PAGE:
This is a decent entry into the "Starting Out" series, with the typical strengths and weaknesses. Initial moves are very well explained, with good care going into the refutations of tricky but "bad" moves. Reading through this section has been helpful, especially for handling crazies playing online blitz chess. And it seems Emms does a good job of going into the main lines and explaining what is going on strategically, about what one has come to expect from this approach to chess books.
I had some difficulty finding certain lines. Each section starts with an overview discussion of the lines, followed by a discussion of how theoretical the line is and the current database statistics. Then come sample games and a closing "points to remember." However, the opening overview often seems to function more like additional sample game than an orienting summary. Thus, if you are in the middle of a sample game, the statistics precede. If you are in the "overview," they follow. But since it is hard to tell what is overview and what is sample game, it becomes a bit of a nuisance to locate these sections.
Also, it is not always clear if a line is discussed in the initial summary or one of the sample games. For example, Emms made the noteworthy suggestion of 5...Bc5 (1 e4 e5 2 Nf3 Nc6 3 d4 ed 4 Nxd4 Nf6 5 Nc3 Bc5) as a reply to the Scotch Four Knights in "Play the Open Game as Black". In that book, White's two main replies, 6 Be3 and 6 Nxc6 are clearly given as lines "B1" and "B2."
In "Starting Out: The Scotch Game" the 6 Bd3 line is dealt with exclusively in the initial summary. Then there are two intervening sample games NOT involving 5..Bc5 (10 and 11) before the other main reply, 6 Nxc6 is discussed in game 12. The index wasn't helpful as it cited the summary (pg. 46) for the 6 Ncx6 line, rather than the sample game where this line is discussed in detail (pg. 55).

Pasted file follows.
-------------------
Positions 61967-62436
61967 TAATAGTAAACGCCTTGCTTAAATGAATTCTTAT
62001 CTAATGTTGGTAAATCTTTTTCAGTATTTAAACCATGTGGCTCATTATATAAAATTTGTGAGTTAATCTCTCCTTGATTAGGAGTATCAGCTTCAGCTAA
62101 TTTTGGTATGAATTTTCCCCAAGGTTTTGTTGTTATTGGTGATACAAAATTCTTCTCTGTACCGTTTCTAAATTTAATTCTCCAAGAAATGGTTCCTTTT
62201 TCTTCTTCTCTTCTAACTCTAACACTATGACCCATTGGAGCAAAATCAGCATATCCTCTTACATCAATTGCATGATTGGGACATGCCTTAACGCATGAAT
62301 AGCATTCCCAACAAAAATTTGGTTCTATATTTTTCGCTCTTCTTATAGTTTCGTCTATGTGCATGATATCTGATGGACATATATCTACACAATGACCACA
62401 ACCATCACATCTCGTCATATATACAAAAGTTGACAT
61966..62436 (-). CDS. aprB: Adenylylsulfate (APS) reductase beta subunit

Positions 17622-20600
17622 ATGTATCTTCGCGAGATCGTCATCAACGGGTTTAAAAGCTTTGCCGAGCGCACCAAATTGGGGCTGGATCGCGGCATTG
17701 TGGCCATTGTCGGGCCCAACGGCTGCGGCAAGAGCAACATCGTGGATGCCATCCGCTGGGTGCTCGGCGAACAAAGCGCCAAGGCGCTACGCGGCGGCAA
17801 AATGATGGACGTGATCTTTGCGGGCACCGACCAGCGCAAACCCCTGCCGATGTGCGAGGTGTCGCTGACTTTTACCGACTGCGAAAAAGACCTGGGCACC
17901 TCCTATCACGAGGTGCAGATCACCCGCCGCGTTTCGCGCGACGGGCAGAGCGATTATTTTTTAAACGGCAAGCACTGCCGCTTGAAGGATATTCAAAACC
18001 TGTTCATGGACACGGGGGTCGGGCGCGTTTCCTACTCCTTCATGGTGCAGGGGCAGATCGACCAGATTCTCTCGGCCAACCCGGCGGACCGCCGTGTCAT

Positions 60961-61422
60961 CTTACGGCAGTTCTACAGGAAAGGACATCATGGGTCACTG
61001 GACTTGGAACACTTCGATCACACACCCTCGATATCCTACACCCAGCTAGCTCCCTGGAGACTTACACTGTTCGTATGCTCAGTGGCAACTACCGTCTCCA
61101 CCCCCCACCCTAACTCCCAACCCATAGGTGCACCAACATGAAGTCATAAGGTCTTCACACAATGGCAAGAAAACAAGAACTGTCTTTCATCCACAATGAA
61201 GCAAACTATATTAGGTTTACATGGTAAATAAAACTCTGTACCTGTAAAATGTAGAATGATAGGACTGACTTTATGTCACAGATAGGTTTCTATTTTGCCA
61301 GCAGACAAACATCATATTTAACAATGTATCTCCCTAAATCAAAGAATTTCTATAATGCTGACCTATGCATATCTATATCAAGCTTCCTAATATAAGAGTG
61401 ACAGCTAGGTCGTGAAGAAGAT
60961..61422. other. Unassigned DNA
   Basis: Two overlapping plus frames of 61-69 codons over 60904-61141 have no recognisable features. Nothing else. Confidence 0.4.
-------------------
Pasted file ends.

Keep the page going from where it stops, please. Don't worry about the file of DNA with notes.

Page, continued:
Side note: there's not much in terms of new info on these lines, compared to the first book, and Kaufman's suggestions and analysis tends to be ignored.
I play Kaufman's suggested line in the "Mieses" variation, and was looking forward to learning if it was holding up in Emms new book. Emms tersely cites the line (without mentioning Kaufman) on page 111 in a footnote, up to move 17, stating ONLY that this "again gives us the typical ending discussed in more detail in the next theoretical section." Thus, to find out more about this type of position, I had to search for the previous reference and the "next theoretical section" which turned out to be on pg. 126. From there I was referred to yet another location, Game 28.
The discussion there, once found, was somewhat helpful, but the position differed from Kaufman's, starting with Black's pieces being in slightly worse locations.
It seems Emms could have troubled himself to deal more explicitly with the Kaufman lines, since "Chess Advantage in Black and White" is having such a large impact.
My last quibble is that while there is much made of Kasparov's contribution to the Scotch, and there are references to his games interspersed, good luck actually trying to find them! There is only one game cited in the index, for a sideline. There is one sub-section titled "7...Be6 and Kasparov's 8 Na4," but the subsection titles are NOT included in the table of contents. There are scads of other references, such as his games with Short and Karpov in the text, but you'll have to hunt for them. Also, quite tellingly, we never hear why Kasparov STOPPED playing the Scotch. A truly objective book would have dealt with this issue.
Thus, while I am happy to own the book, I think Emms to a minor degree, and his publishers (and their poor editorial support) to a large degree are to be faulted.